Do Animals Fall in Love?
Do Animals Fall in Love?
by Katharina von der Gathen and Anke Kuhl
The birds and the bees, literally. A fully illustrated compendium of fascinating and astonishing facts about animal reproduction for the whole family.
Bats give birth upside down. Swifts can mate while plummeting through the air. Scorpions attract their partners with a romantic dance. Male humpback whales sing together for days to bring females from many miles away. Dolphin babies come out tail first.
From sex education expert Katharina von der Gathen, Do Animals Fall in Love? is a compendium of all the weird and wonderful ways the animal kingdom reproduces – courting rituals both elaborate and devious, extraordinary physiology, cleverly planned pregnancies, the most devoted fathers and the sweetest animal babies on Earth.
With frank and honest illustrations – some full frontal – there’s something to amaze on every page, making this an excellent resource for parents and teachers to explain puberty and sex education through the more neutral animal kingdom, to children age 6 and up.
Comic illustrations bring humor and contrast to the factual and frank text, exploring all the most fascinating and astonishing facts about animal reproduction, from seduction methods and anatomy to family life and animal babies, in a compendium for the whole family.
Structured from seduction and mating through family life and ending with a page of delightful animal babies, this is a topic that will guarantee to interest children and reads like a David Attenborough documentary on the page. Designed to be read alone or together with the family, this striking hardback compendium holds all the answers to questions children ask.
144 pages. 6.5 X 9.8 inches.
“Irresistible in tone and content.” – starred review, Kirkus
Shortlisted for the leading German children’s book prize and other awards.
“What she [von der Gathen] does do is to demonstrate the wonder of species reproduction as well as her respect for her audience with frankness and good humor. They will find it irresistible in tone and content.” - Kirkus, starred review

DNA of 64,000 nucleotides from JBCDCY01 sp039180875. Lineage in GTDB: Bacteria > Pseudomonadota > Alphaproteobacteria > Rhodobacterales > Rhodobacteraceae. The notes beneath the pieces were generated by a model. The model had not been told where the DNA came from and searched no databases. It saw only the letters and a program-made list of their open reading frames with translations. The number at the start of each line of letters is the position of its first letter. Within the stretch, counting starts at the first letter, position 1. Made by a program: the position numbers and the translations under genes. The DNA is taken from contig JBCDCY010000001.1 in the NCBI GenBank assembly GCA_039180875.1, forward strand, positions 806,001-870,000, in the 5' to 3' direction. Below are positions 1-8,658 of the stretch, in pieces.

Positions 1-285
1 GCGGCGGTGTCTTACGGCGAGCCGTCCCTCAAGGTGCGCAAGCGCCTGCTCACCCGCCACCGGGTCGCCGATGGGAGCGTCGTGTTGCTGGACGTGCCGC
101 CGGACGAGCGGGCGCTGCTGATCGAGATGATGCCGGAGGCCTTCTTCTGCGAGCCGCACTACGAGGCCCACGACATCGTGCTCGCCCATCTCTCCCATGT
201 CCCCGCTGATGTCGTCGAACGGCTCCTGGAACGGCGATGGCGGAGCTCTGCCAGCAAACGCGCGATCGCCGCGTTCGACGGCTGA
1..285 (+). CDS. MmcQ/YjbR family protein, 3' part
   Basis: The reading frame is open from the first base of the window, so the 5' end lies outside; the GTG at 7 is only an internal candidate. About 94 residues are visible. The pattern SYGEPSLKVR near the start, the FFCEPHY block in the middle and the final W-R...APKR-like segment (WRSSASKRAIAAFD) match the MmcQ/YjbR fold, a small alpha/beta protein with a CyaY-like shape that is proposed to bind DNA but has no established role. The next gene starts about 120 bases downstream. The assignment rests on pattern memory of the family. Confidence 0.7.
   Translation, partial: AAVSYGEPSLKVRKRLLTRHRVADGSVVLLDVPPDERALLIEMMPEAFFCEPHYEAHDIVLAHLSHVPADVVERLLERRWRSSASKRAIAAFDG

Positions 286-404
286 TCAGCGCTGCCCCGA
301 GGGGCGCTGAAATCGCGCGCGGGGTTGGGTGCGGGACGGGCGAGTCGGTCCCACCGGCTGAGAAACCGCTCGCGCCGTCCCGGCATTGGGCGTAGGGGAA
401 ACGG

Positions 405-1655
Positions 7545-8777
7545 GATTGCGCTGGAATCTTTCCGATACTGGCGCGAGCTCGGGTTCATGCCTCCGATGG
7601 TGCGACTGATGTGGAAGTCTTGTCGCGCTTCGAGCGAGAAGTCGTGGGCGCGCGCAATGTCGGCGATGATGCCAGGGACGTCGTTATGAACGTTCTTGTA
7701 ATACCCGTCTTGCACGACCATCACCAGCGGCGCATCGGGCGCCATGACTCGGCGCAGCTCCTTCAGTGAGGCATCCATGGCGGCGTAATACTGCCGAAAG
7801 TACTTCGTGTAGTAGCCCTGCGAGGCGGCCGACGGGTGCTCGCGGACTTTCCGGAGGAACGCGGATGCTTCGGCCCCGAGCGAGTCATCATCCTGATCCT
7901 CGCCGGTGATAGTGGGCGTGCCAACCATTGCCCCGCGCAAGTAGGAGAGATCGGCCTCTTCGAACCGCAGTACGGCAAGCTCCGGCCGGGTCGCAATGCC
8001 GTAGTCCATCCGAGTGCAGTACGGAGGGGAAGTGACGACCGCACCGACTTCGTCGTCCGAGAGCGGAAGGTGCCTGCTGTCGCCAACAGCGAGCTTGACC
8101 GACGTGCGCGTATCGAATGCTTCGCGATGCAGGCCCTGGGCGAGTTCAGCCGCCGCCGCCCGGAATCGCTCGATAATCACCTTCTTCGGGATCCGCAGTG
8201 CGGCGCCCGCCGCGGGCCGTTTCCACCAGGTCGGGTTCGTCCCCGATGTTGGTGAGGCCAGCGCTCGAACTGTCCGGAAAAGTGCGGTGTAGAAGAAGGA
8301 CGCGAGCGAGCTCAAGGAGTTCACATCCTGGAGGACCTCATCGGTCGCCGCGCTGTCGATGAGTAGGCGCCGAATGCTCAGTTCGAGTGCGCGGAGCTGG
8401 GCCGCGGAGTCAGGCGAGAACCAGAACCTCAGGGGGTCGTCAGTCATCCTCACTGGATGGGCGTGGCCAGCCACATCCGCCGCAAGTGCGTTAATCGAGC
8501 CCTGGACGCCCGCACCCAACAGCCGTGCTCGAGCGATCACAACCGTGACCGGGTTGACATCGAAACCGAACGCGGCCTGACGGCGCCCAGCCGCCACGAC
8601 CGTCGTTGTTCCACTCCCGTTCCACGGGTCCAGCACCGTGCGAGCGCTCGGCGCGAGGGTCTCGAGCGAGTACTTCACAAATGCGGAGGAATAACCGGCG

“I found myself wanting to turn to those around me and ask, ‘Did you know…?’” - Children’s Book Council of Australia
"Courtship, mating, birth, and child rearing are common across the animal world, but the details can be surprising. The German creators of Tell Me: What Children Really Want To Know About Bodies, Sex, and Emotions (2020) return with this collection of intriguing facts about animal reproduction, which might be termed a book of carnal knowledge for middle-grade and middle school readers. Sex-educator von der Gathen organizes her material into three major subjects: courting, mating, and babies. Subdivisions within each section group examples of the wide array of techniques adopted by different species. For example, seduction includes showy appearances, dances, attractive smells, songs, and battles with rivals. Each example describes the activities of a single species in a paragraph or two of exposition, delivered in a cheerful, informal tone, smoothly translated, and illustrated with an amusing cartoon of the animals described. Each section also includes pages of illustrated comparisons, with helpful labels. One set shows a variety of mating positions; another spotlights 'ingenious genitalia'; there are animal babies. Examples include both vertebrates and invertebrates. Readers can make human connections, but the writer doesn't. What she does do is to demonstrate the wonder of species reproduction as well as her respect for her audience with frankness and good humor. They will find it irresistible in tone and content. Full of fascinating answers to the question 'How do animals do it?'" —starred, Kirkus Reviews
About the Authors:
Katharina von der Gathen works in the area of sex education with children and adolescents from a wide range of backgrounds. Katharina is also the author of Tell Me.
Anke Kuhl, born in 1970, is one of Germany’s leading children’s book illustrators, whose awards include the German Youth Literature Award in 2011.